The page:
Blast From the Past...

Billy Durant: Lansing’s overlooked auto innovator


In Lansing, auto pioneer Billy Durant gets little recognition. His contemporary the late Ransom E. Olds, founder of REO Motors and Oldsmobile, dominates local automotive history discussions, has the R.E. Olds Transportation Museum named after him, and a festive parade “big head” designed in his honor.  

 Meanwhile, Durant, who founded General Motors and also purchased Oldsmobile, saving it from extinction during its early years, only has a street on the west side and a park near downtown named after him. That’s it, despite also founding and running Durant Motors Inc. in Lansing in 1922.  

Sure, the R.E. Olds fanfare is totally justified. The iconic brand dominated the local economy for more than 100 years, while Durant only produced automobiles and trucks in Lansing for a little over 10 years. 

But in his book, “Billy Durant: Creator of General Motors,” author Lawrence R. Gustin makes the case that Durant is arguably the “second most important person” in the automotive industry. He gives the nod to Henry Ford as the most important. 

Gustin, an editor and writer for The Flint Journal for 23 years, wrote the book in 1973 and updated it in 2008. Published by the University of Michigan Press, it is still in print. 

In it, Gustin writes that without Durant, “quite probably there would be no Buick or Oldsmobile today, and possibly no Pontiac or Cadillac. Durant had a hand, directly or indirectly, in shaping the beginnings of three of the four major automobile manufacturing corporations that exist today.” 

He also details how Durant came very close to controlling Ford Motor Co after making an $8 million offer. The deal was scotched by the GM board and led to the dismissal of Durant. 

Gustin goes on: “He dreamed great dreams and made them come true because he had unparalleled vision and courage, an iron will and a legendary charm.”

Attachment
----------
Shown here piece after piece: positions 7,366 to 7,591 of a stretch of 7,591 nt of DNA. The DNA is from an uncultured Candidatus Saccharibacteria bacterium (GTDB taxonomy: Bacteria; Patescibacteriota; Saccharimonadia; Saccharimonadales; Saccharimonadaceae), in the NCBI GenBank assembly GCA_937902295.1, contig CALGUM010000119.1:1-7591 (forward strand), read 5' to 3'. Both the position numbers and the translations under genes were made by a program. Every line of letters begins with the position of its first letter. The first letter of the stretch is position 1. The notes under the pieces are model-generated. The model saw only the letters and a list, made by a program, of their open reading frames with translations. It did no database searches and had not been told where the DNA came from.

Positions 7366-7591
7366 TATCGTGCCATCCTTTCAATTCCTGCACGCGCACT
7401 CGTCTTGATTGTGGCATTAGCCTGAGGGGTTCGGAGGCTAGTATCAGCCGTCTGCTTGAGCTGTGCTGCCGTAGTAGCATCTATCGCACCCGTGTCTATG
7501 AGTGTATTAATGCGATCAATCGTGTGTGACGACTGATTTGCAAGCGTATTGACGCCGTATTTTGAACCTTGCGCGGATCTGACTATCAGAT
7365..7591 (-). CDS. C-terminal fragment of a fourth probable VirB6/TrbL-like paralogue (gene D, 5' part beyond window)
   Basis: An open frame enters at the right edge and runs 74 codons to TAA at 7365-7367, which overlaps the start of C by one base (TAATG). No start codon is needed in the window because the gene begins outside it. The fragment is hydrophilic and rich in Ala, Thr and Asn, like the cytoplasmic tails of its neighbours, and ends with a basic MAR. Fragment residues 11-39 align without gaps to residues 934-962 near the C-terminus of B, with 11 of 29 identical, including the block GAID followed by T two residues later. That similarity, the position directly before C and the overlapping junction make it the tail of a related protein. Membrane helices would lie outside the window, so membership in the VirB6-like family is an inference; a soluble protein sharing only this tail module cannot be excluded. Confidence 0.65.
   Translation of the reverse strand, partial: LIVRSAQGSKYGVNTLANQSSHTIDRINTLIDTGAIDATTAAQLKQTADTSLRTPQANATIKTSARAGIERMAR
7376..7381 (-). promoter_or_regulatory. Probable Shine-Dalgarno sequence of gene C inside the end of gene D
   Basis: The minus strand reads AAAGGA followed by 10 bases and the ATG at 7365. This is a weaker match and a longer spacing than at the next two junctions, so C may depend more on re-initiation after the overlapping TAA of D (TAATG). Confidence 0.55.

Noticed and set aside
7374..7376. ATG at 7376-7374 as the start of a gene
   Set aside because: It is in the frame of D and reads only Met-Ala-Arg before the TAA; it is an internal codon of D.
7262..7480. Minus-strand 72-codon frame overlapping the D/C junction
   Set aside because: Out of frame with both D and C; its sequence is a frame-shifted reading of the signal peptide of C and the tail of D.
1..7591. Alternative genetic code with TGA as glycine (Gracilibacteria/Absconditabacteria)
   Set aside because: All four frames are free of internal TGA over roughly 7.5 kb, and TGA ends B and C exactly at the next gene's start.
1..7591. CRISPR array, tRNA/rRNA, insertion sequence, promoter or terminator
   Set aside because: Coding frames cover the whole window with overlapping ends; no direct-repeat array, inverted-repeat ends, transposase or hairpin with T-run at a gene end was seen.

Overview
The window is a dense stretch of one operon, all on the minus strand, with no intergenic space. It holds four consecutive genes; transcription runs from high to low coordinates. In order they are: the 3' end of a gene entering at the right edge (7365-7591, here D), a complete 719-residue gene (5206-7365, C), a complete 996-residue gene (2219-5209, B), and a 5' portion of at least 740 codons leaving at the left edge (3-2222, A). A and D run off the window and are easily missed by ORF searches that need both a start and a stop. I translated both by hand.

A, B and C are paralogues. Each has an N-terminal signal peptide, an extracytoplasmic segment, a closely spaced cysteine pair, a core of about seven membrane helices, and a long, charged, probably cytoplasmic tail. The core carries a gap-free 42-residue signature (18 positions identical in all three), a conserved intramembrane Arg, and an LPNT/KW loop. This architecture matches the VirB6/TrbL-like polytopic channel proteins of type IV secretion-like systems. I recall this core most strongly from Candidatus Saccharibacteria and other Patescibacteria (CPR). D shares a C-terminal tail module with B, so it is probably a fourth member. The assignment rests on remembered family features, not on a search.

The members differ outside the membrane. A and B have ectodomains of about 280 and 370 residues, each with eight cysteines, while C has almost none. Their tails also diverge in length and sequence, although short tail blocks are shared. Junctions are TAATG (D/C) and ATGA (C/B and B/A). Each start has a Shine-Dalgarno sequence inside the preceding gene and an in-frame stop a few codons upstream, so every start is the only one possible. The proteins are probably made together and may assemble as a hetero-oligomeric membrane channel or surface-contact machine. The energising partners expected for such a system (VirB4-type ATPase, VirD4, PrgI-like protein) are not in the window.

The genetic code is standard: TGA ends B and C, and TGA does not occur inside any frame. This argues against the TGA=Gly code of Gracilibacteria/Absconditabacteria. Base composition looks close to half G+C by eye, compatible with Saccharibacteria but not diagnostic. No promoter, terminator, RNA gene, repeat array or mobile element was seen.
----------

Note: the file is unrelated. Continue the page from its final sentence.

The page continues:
Durant’s success, despite being the grandson of Michigan Gov. Henry Crapo, was not preordained. Durant was born to a mercurial couple, and his father soon disappeared from sight. Abandoned, his mother moved to Flint to be with her family. 

It was there Durant became a high school dropout who worked a series of unusual jobs selling cigars and, patent medicine and collecting payments for the local water company. Far from a silver spoon scenario.  

In 1893, Durant’s life turned on a dime when he helped found the Flint Road Cart Co., which sold slick streamlined horse-drawn carriages. Working with local entrepreneurs in Flint, Durant helped turn the enterprise into one of the largest carriage companies in the U.S. 

In 1904, his automotive career would take off like a GTO when he took over the fledgling Buick Motor Co. in Flint. In less than four years, he’d incorporate General Motors and buy the Olds Motor Works. However, in 1911 he would be forced by investors to give up control of GM. 

Not to be deterred, Durant promptly co-founded Chevrolet and, by 1915, he amassed enough GM stock to regain control of GM. His shooting star would fall in 1920 after he lost control of GM for the final time. 

Never a quitter, Durant quickly made plans to launch Durant Motors Inc. in Lansing. While working with Buick, Durant met another future pioneer named Edward VerLinden, a master mechanic and car genius, who went on to become general manager of Olds Motor Works. Durant enticed VerLinden to become general manager of the new company.  

By 1921, cars were rolling off the assembly line, which was located along a several-block stretch on the newly named Verlinden Avenue. The Star automobile became its most successful model, selling more than 10,000 cars in 1923. By the mid-1920s, Durant had plants humming in Flint, New Jersey, California, Indiana and Canada. More than 176,000 cars were churned out. The Lansing plant alone employed 1,500 workers with a payroll exceeding $3 million. 

Following the 1929 stock market crash, Durant Motor Car Co.’s success story was nearing an end. By 1933, in a somewhat ironic move, General Motors purchased the former Verinden plant and used it for its Fisher Body plant, which operated until 2005. 

Durant retired in Flint, where he opened a bowling alley and a drive-in restaurant. He died in 1947 nearly penniless. However, in 2013, Flint erected a sculpture of him in its downtown to recognize his accomplishments. Meanwhile, in Lansing, there are only three locations that can still be traced to Durant, including the former showroom on the corner of Verlinden and Saginaw Street, Durant Park (which has been adopted by the nearby neighbors who are raising funds for a performance stage), and Harry’s Place, which can trace its roots to Billy Durant, who threw some money in to build a café for his workers to eat. So while his legend is not looming as much as R.E. Olds — his memory indeed lives on in Lansing. 

Durant, auto, reotown


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